Jagoda estimates that 3% to 5% of patients who present to an urgent care site are transitioned to the ED after they have been assessed. Often, this is because a patient is found to have a condition that is potentially serious and in need of more in-depth testing or observation and treatment.
“Our patients are aging, they have multiple medical problems, and they are extremely complex,” Jagoda says. “That is one of the challenges of healthcare delivery across the country and one of the big challenges for urgent care centers in big urban areas and even in smaller areas — the complexity of the patients who are showing up.”
For example, Jagoda notes that an elderly patient who has been coughing for three or more days and perhaps running a fever as well might present to an urgent care center because he or she is worried about possible bronchitis. However, when the patient is seen, his or her vital signs are out of the normal range, and the patient appears to have some difficulty breathing. “This is a patient who is going to be in need of a fair amount of assessment and probably treatment that is beyond what the [urgent care center] is going to be able to do,” Jagoda notes.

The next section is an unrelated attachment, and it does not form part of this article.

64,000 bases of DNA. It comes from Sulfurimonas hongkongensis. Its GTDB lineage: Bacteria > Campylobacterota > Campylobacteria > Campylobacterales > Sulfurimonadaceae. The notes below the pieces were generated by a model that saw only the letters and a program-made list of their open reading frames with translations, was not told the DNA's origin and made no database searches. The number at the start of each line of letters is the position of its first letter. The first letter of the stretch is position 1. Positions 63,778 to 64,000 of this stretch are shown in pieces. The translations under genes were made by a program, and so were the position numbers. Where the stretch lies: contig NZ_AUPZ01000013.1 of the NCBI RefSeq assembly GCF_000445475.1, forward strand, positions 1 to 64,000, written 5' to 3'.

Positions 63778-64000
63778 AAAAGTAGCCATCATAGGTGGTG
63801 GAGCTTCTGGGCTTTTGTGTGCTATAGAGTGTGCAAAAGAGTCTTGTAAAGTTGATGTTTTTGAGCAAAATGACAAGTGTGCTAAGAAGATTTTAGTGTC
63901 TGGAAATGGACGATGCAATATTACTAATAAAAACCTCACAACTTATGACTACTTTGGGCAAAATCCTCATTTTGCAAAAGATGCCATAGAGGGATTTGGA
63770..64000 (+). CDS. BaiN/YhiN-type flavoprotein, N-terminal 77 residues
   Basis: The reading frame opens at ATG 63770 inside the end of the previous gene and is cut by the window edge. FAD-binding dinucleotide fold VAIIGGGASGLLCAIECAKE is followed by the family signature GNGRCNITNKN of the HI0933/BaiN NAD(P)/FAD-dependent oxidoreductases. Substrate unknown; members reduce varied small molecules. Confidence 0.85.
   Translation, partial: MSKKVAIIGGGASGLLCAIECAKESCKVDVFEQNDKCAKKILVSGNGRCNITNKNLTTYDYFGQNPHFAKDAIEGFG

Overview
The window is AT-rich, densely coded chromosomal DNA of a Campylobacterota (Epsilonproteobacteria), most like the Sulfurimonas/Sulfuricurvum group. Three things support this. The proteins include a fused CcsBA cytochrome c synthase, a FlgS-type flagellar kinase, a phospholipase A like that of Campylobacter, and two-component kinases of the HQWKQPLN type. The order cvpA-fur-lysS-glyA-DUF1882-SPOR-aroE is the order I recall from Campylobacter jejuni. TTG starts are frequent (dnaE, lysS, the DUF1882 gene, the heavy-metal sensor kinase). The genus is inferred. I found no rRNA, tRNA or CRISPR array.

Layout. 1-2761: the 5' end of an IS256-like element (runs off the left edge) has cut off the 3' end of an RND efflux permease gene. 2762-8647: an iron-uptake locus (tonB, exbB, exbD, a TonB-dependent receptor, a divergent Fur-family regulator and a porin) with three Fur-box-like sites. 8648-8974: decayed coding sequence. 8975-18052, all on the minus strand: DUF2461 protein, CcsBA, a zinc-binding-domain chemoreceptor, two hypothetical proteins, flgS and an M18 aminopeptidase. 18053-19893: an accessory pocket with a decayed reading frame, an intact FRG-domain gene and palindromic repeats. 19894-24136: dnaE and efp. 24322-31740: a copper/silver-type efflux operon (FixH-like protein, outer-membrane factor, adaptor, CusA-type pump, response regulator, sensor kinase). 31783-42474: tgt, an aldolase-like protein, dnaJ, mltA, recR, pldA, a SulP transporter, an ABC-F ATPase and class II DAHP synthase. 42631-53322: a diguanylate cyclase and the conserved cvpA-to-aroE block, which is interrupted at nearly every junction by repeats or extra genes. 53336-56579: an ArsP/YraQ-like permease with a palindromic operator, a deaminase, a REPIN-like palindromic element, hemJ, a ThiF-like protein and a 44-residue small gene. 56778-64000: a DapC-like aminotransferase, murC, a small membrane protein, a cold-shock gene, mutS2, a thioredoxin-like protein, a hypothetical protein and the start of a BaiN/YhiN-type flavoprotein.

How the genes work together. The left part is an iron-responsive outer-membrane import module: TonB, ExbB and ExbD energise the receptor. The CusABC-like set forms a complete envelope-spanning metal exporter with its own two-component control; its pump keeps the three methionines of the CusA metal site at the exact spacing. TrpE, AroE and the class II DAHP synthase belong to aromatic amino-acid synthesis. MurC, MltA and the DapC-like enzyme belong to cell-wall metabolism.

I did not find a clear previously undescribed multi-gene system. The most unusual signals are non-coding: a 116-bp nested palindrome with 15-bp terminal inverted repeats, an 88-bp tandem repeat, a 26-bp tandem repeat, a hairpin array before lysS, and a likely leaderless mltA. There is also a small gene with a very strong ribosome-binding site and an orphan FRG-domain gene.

The Express Care center on the Mount Sinai Hospital campus is, in fact, the second urgent care center that the health system has opened close to one of its hospitals, Jagoda observes.
“The first one that we opened is at our Mount Sinai Beth Israel campus, which is in downtown Manhattan,” he says. “The difference between these two centers is that the one uptown at Mount Sinai Hospital is in close proximity and at street level to the ED. Therefore, patients walking in front of the hospital will see an ‘Express Care’ sign and will also see an ‘ED’ sign.”